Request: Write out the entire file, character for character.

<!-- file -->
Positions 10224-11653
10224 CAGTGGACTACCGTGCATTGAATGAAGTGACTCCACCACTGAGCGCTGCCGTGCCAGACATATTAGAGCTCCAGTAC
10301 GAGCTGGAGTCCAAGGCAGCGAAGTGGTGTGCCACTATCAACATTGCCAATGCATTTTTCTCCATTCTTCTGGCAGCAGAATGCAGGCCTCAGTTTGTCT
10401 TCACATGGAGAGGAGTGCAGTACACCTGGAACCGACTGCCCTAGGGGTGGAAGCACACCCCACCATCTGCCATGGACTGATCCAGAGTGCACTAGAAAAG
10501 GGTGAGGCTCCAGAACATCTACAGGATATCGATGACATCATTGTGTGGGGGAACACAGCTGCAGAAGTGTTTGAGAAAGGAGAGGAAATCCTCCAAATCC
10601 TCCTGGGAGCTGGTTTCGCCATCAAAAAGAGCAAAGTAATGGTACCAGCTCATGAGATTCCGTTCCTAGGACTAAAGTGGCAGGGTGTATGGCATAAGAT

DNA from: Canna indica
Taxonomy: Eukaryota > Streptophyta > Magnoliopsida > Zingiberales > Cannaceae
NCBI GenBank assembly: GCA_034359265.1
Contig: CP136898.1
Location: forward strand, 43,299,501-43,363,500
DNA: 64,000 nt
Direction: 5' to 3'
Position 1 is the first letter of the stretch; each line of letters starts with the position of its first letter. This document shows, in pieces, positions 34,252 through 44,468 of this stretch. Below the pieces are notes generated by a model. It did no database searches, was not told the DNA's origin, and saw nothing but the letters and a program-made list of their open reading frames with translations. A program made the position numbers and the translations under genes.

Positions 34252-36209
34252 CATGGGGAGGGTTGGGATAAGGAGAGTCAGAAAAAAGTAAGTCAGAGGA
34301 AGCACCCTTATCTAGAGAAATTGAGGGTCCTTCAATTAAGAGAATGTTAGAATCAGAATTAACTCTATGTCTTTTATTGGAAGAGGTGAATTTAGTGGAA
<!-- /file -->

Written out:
Positions 10224-11653
10224 CAGTGGACTACCGTGCATTGAATGAAGTGACTCCACCACTGAGCGCTGCCGTGCCAGACATATTAGAGCTCCAGTAC
10301 GAGCTGGAGTCCAAGGCAGCGAAGTGGTGTGCCACTATCAACATTGCCAATGCATTTTTCTCCATTCTTCTGGCAGCAGAATGCAGGCCTCAGTTTGTCT
10401 TCACATGGAGAGGAGTGCAGTACACCTGGAACCGACTGCCCTAGGGGTGGAAGCACACCCCACCATCTGCCATGGACTGATCCAGAGTGCACTAGAAAAG
10501 GGTGAGGCTCCAGAACATCTACAGGATATCGATGACATCATTGTGTGGGGGAACACAGCTGCAGAAGTGTTTGAGAAAGGAGAGGAAATCCTCCAAATCC
10601 TCCTGGGAGCTGGTTTCGCCATCAAAAAGAGCAAAGTAATGGTACCAGCTCATGAGATTCCGTTCCTAGGACTAAAGTGGCAGGGTGTATGGCATAAGAT

DNA from: Canna indica
Taxonomy: Eukaryota > Streptophyta > Magnoliopsida > Zingiberales > Cannaceae
NCBI GenBank assembly: GCA_034359265.1
Contig: CP136898.1
Location: forward strand, 43,299,501-43,363,500
DNA: 64,000 nt
Direction: 5' to 3'
Position 1 is the first letter of the stretch; each line of letters starts with the position of its first letter. This document shows, in pieces, positions 34,252 through 44,468 of this stretch. Below the pieces are notes generated by a model. It did no database searches, was not told the DNA's origin, and saw nothing but the letters and a program-made list of their open reading frames with translations. A program made the position numbers and the translations under genes.

Positions 34252-36209
34252 CATGGGGAGGGTTGGGATAAGGAGAGTCAGAAAAAAGTAAGTCAGAGGA
34301 AGCACCCTTATCTAGAGAAATTGAGGGTCCTTCAATTAAGAGAATGTTAGAATCAGAATTAACTCTATGTCTTTTATTGGAAGAGGTGAATTTAGTGGAA